I'm Married. What Property Can I Give Away in My Will?
When writing a last will and testament, if you are married or in a domestic partnership, you may wonder what property is "yours" to give to beneficiaries. Property ownership is confusing, especially if you are married or in a community property state.
Property Distributed by a Last Will and Testament
First, you should know what you can and can't give away in your will. A will distributes certain types of property but not all.
For example, you can give away your coin collection or give money to a beneficiary. However, other types of property, such as a bank account with a beneficiary designation, are given directly to the beneficiary at the grantor's death. Therefore, it is not necessary to list that bank account in your will.
Property Given in a Will:
- Cash (i.e., a gift of money)
- Cars, boats, and other recreational vehicles
- Antiques, artwork, and jewelry
- Precious metals like coin collections
- Household Possessions
- Real estate like buildings or land
Property Not Given in a Will:
- Bank accounts with TOD (transfer-on-death) beneficiaries
- Insurance policies with named beneficiaries
- Proceeds from retirement plans or pensions
- Stocks, bonds, or financial investments with named beneficiaries
- Assets held in a separate trust instrument
So now you know what property you can give away in your will, but do you own it? You can only give away what you own.
What Is Your Property?
Generally, all property solely owned by you or titled in your name only is the property you can give away. However, you may have partial ownership of a property, so property titles matter when making a will.
Types of Property Titles
Tenancy in the Entirety
If you owned your home with your spouse, you might have ownership with tenancy in the entirety. Tenancy in the entirety means both of you own the property, and the surviving spouse automatically gets the home when the first spouse dies. Only married couples can own property as a tenancy in the entirety.
Joint Tenancy with Right of Survivorship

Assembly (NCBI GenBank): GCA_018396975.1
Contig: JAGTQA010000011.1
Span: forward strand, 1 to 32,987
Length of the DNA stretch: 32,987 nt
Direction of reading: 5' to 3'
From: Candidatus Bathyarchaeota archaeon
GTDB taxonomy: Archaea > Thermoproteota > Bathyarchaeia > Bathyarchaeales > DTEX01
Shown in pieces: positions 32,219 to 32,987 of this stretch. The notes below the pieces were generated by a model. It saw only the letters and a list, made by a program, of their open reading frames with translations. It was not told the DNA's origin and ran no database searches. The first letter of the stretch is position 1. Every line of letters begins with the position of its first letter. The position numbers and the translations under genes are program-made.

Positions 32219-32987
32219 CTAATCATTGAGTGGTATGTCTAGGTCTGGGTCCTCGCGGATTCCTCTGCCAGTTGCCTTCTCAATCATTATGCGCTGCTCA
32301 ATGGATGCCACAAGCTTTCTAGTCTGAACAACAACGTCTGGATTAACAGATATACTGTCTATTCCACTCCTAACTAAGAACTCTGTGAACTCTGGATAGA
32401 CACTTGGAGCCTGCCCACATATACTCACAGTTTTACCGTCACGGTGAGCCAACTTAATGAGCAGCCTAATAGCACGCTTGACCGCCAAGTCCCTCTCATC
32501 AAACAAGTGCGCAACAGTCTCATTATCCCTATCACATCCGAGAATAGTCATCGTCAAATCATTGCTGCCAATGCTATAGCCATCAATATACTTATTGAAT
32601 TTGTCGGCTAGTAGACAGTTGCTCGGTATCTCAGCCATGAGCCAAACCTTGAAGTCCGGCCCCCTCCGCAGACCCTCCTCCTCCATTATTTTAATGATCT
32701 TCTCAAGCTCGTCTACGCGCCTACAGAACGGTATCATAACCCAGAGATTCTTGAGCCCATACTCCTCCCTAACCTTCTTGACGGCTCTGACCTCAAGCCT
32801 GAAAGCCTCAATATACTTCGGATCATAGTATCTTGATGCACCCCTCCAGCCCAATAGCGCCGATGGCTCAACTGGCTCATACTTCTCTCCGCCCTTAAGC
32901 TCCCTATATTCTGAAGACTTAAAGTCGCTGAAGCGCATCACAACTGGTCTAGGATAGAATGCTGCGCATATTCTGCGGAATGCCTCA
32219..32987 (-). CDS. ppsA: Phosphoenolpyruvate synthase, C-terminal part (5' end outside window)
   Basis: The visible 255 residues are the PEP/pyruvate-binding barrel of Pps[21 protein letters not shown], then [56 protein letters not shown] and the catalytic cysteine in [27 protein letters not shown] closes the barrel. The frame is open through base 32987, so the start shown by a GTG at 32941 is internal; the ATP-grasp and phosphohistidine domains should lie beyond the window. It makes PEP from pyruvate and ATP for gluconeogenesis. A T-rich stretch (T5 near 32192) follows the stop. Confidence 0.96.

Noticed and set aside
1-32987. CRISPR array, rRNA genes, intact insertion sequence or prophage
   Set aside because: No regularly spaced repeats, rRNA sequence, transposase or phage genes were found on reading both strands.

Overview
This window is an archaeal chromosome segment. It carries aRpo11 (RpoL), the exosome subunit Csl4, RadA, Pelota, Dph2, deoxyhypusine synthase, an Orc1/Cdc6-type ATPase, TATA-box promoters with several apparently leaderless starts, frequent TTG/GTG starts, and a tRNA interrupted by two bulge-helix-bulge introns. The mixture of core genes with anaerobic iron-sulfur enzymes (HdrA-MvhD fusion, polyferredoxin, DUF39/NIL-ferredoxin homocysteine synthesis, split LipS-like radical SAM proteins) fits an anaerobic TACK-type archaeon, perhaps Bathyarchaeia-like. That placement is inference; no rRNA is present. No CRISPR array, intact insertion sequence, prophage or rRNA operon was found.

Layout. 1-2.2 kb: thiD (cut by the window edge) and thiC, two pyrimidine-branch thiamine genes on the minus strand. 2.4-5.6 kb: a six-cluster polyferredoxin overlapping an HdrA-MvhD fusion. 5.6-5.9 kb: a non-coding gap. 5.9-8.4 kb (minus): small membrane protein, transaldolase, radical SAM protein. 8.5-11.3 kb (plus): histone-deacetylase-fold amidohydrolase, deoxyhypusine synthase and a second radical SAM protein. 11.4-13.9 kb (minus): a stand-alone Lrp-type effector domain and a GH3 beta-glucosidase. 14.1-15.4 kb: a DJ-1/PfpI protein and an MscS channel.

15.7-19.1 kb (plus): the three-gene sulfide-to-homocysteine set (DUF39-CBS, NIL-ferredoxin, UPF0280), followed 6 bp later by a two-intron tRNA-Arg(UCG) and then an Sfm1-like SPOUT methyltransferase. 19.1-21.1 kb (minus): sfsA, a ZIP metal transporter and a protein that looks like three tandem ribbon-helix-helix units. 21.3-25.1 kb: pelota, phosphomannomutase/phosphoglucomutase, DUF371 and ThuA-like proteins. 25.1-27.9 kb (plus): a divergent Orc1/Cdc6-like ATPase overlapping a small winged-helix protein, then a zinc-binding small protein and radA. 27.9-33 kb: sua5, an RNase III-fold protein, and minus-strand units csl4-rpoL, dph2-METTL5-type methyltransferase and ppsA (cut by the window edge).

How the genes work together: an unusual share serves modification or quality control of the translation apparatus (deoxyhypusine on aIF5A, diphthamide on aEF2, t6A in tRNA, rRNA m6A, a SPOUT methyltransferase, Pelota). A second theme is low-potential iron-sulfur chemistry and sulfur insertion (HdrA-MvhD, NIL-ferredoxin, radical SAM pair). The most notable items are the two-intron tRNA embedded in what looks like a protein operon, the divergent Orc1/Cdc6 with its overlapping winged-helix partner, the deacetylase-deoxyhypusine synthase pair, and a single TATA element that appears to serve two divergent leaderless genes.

If you own a property with someone with joint tenancy with the right of survivorship, that person will automatically receive the property when you die. So, if you and your brother owned a piece of land with joint tenancy with the right of survivorship, your brother will own the entire property if you die.
Tenants in Common
You may own a property with another person as tenants in common. As tenants in common, each owner has a certain percentage of the property. They can do whatever they want with that percentage, such as sell it or give it away. For example, if you own a property 50-50 with your brother and you die, your 50% stake in that property goes to your estate.
Therefore, you can give property owned by you alone or your portion of property held as tenants in common in a will. But if you live in a community property state, there is a difference between separate property and marital property and what you can give away.
Community Property States
A community property state considers any property acquired during the marriage is owned 50-50 by the spouses. Those states that recognize community property are Arizona, California, Idaho, Louisiana, Nevada, New Mexico, Texas, Washington, and Wisconsin.
In a common-law state, you own property that you paid for with your income or property or if the property is legally titled in your name only.
Separate Property v. Marital Property
Marital property is assets and income acquired during the marriage. Separate or non-marital property is property owned by you before or after your marriage.
Types of Separate Property:
- Property or assets titled only in your name
- Property or assets owned before marriage
- Property or assets acquired after a permanent separation
- Non-marital property owned and kept separate before the marriage.
- Gifts or an inheritance only given to you and kept separately from marital assets
So in a common-law state, you can leave your separate property and one-half of your marital property in your will.
If you have simple wishes regarding your property distribution, such as "all your property to your spouse, and then children," then using an online will service may meet your needs. However, if you own property with several people, you may want to contact a local estate planning attorney for help.
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You Don’t Have To Solve This on Your Own – Get a Lawyer’s Help
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